39. 40. Dimensions of Space (Athos) <ul><li>More is better than less </li></ul><ul><ul><li>Assign importance or status based on how much space a person has </li></ul></ul><ul><li>Private is better than public </li></ul><ul><ul><li>It is better not to have to share space </li></ul></ul><ul><ul><li>We desire to exclude people to mark boundaries of our space </li></ul></ul><ul><ul><li>Closing doors is an important signal that a conversation is both intimate and important </li></ul></ul>
  40. 41. Dimensions of Space (con.) <ul><li>Higher is better than lower </li></ul><ul><ul><li>Imagery is often in terms of up and down </li></ul></ul><ul><ul><li>Houses that are on higher land are often more expensive </li></ul></ul><ul><li>Near is better than far </li></ul><ul><ul><li>It is more valued to have a office near the boss </li></ul></ul><ul><ul><li>It is also more valued to be at a position near the host at a dinner party </li></ul></ul><ul><li>In is better than out </li></ul><ul><ul><li>Home field advantage in sports teams </li></ul></ul>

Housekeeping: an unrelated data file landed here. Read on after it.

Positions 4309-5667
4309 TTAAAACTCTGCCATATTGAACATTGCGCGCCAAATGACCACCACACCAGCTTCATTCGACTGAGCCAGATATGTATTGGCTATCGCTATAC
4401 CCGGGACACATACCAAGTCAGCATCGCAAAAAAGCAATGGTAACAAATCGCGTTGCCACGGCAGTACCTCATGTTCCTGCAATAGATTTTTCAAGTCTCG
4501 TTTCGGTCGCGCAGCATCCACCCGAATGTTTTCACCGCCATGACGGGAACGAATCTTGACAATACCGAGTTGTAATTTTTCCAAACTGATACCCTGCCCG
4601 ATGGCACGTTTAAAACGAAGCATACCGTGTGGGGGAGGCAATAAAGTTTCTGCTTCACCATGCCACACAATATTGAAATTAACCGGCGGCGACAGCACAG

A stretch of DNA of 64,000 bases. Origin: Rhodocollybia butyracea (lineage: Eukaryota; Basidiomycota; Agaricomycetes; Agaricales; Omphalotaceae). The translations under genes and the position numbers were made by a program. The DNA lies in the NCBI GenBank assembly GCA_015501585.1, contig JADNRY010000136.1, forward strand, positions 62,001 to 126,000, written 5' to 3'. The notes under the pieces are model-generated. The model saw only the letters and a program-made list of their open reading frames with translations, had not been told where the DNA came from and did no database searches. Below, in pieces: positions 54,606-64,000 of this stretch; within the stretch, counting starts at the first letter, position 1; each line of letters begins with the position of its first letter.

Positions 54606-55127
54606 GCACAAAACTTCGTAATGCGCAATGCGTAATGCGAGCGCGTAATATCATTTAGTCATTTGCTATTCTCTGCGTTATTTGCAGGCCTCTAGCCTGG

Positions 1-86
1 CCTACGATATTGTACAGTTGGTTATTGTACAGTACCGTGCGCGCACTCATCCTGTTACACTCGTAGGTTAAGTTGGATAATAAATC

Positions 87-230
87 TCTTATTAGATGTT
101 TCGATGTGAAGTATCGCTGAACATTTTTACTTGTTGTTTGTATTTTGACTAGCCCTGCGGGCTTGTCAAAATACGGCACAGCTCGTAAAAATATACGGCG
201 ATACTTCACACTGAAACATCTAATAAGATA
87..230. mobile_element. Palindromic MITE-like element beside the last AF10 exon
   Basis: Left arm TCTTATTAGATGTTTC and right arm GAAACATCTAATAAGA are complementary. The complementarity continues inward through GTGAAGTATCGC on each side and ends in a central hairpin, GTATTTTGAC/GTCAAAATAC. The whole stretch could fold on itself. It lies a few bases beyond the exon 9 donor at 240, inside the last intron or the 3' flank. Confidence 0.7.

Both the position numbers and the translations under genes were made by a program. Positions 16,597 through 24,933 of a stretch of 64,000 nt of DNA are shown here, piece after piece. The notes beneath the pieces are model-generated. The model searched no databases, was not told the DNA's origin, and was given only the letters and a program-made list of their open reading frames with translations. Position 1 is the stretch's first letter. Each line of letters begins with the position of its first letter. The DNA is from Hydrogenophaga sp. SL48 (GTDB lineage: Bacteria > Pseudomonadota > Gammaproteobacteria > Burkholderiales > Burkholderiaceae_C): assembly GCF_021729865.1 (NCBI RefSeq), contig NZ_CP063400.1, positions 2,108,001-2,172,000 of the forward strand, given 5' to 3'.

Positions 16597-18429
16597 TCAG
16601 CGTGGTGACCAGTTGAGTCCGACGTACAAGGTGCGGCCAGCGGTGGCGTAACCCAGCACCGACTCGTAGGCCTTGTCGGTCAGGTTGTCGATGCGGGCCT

41. 42. Territory <ul><li>Territory is the possessive reaction to a particular area or objects (Devito) </li></ul><ul><li>Primary territory —belongs to you </li></ul><ul><ul><li>Boundary markers </li></ul></ul><ul><li>Secondary territory —not belonging to you, but associated with you </li></ul><ul><ul><li>Central markers </li></ul></ul><ul><li>Public territories —areas like parks that belong to all people </li></ul>
  42. 43. PARALANGUAGE <ul><li>Paralanguage cues are used for forming impressions, for identifying emotional states, and for making judgments of credibility, intelligence, and objectivity. </li></ul>